Crabbe and Goyle – These two henchmen-like characters from J. K. Rowling's Harry Potter series don't experience a growth arc. They can also be summed up in just one word: Bullies. They're two-dimensional and only serve one role in the series, appearing alongside Draco Malfoy to mindlessly do his bidding. 

Tips for Writing a Flat Character

Still, even character-focused stories need flat characters to fill out the supporting roles. In fact, many of the best literary novels have a good balance of flat and round characters. 

This is why it's important to know tips for writing a flat character. 

The Flat Character Arc

If you're writing a flat character as a protagonist, you'll need to think about the flat character arc. In essence, you'll need to understand that if your character is intentionally flat, he or she won't change over the course of the story. But they will need to have a “truth” and a goal associated with that truth. The main conflict of a flat character arc is about the “truth” that the character knows coming up against the “lie” that the world is currently living. 

Different Traits for Flat Characters

When writing a flat character, it's important to consider what traits will work best. You can reverse engineer traits by thinking about what the character's purpose is in the story. Whether the character will be the comic relief, a henchman, a love interest, or a foil will help you determine the best one or two characteristics for your flat character's personality. 

Many writers also find it helpful to come up with a simple backstory for their flat characters, even if this won't be shared at all with the reader.

Listen to Your Instincts

The nice thing about flat characters is they don't need a ton of effort to perfect. And most writers have developed instincts for all character types through reading and writing. So if your instincts say that a certain type of flat character will work best in your story, follow that instinct and see where it leads. You can always change the flat character if you feel it's not working for the story. And making those changes is (thankfully) much easier than changing the main characters!

Flat Characters Don't Have to Be Dull

Remember as you're writing that flat characters don't have to be boring. They can be memorable characters, provided they add to the story and don't take away from it. Your flat character can have an enormous impact on the story, as is often the case when they're used as mentors or helpers in the hero's journey.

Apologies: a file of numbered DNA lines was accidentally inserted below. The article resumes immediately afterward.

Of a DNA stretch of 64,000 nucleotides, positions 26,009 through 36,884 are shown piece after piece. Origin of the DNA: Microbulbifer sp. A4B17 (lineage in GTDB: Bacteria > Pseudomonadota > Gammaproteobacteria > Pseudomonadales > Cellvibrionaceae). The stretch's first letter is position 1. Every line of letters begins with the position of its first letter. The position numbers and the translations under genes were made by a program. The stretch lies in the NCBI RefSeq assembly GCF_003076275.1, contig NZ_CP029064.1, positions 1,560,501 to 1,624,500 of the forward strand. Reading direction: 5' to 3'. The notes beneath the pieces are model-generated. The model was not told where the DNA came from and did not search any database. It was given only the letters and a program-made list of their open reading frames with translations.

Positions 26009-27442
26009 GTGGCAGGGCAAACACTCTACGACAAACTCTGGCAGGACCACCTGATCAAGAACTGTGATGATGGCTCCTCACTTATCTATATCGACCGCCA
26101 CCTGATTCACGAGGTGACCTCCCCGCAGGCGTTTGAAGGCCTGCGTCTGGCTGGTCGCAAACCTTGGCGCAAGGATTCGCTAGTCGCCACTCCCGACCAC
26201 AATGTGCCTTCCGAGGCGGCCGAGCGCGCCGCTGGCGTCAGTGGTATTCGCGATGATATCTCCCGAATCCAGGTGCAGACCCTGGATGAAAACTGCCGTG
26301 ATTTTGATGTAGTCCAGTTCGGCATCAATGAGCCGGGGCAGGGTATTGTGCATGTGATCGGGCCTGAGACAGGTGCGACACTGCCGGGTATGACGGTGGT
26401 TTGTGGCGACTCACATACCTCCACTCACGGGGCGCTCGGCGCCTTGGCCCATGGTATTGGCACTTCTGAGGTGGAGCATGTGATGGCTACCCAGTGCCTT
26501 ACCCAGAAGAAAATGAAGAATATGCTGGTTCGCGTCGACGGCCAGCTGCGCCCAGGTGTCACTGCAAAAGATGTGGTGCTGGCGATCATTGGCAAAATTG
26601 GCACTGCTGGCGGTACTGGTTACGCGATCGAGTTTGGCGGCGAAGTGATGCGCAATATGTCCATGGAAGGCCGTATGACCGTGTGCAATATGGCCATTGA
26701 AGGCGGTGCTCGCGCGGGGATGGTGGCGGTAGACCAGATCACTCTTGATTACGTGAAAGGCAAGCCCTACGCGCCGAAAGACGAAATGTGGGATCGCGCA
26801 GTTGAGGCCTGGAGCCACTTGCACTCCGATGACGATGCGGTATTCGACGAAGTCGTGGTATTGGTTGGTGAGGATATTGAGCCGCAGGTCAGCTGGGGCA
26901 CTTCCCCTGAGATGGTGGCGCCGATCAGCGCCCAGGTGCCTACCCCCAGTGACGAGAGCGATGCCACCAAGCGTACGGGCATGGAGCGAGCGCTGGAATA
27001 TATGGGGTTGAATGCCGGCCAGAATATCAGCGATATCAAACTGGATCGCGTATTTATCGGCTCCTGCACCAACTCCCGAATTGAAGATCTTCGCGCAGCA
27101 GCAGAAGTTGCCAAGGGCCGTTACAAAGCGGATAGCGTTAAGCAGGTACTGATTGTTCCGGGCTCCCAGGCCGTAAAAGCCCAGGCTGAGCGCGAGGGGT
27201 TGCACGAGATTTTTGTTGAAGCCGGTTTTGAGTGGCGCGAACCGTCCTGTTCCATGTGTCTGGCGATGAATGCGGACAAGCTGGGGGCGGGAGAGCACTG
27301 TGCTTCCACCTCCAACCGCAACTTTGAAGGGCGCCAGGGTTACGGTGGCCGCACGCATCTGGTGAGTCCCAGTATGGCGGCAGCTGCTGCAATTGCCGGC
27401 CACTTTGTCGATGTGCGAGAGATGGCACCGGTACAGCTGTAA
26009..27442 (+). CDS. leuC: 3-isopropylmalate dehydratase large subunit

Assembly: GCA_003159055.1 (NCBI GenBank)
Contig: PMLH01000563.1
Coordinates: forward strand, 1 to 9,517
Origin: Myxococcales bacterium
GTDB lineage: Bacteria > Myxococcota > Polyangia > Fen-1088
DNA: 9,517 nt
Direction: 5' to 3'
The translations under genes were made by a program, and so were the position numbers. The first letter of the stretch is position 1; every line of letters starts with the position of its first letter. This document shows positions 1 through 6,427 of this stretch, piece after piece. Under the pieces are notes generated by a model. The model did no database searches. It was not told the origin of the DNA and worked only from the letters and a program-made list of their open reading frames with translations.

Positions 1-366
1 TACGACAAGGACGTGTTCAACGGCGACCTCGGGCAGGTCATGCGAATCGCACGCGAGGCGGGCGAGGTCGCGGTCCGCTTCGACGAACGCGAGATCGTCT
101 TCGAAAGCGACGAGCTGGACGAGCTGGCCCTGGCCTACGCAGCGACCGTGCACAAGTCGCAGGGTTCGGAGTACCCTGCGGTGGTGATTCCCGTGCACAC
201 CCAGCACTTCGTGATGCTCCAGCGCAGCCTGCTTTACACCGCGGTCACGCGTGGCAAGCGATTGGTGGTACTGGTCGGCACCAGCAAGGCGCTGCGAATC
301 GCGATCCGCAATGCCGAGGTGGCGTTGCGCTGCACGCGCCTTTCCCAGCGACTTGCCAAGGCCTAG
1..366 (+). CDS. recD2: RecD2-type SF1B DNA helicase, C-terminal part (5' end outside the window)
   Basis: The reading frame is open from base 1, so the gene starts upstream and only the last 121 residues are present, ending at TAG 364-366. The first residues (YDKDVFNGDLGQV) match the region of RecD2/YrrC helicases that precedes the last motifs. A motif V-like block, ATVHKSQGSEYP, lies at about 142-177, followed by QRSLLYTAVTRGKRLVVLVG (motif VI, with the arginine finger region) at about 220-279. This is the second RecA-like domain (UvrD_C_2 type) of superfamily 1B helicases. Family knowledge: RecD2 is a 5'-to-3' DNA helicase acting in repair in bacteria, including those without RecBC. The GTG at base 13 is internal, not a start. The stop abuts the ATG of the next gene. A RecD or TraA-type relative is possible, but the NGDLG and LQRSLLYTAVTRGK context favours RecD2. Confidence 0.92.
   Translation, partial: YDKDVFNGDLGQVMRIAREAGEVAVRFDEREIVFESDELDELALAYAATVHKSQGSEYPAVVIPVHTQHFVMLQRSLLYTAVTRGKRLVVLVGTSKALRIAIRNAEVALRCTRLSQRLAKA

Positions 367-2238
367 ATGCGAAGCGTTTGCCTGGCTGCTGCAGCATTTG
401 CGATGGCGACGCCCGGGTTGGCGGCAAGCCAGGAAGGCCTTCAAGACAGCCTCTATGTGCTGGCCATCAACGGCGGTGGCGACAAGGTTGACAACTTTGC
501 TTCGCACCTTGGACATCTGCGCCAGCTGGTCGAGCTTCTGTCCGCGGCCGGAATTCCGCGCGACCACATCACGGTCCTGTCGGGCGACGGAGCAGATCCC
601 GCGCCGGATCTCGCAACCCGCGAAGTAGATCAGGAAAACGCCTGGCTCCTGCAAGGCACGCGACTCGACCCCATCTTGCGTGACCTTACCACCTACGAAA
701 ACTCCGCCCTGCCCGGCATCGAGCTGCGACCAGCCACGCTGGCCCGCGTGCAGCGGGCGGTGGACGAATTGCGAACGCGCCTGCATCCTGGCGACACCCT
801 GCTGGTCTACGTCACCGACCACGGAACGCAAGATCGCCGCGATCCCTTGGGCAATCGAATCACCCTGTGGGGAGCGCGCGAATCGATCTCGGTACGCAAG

They can be facilitators of positive change and negative change. And, when done well, certain flat characters can evoke powerful emotions from the reader, even without going into their backstory. A flat character's personality should be shown through his or her actions or interactions with the main character(s). 

Identify the Flat Characters in Your Life

We all come across what could be considered flat characters in the normal world. See if you can identify them as you go through your day. (Hint: most people you don't know but have daily interactions with could be considered “flat characters” in your life story.) 

The woman getting angry at the barista at your favorite coffee shop. The man who helped you pick up a book you dropped. The neighborhood kids who ring your doorbell and run away. While flat characters in a story should have more of a clear purpose than those in our daily lives, thinking of them this way can help you wrap your head around what flat characters are — and it could give you ideas for flat characters in your current work in progress. 

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Conclusion

Most stories are populated with both round three-dimensional characters and flat one- or two-dimensional characters. And while it's possible to have a plot-driven book with nearly all flat characters, it's rare to have a book with all round characters (unless there are only a few characters in the book). 

Think of some famous literary characters from your favorite stories and see if you can come up with which ones are flat. It's pretty easy once you know what to look for. If you can only come up with one or two traits for a given character, they're probably flat. And once you know how to identify them in other works, you can write them on your own!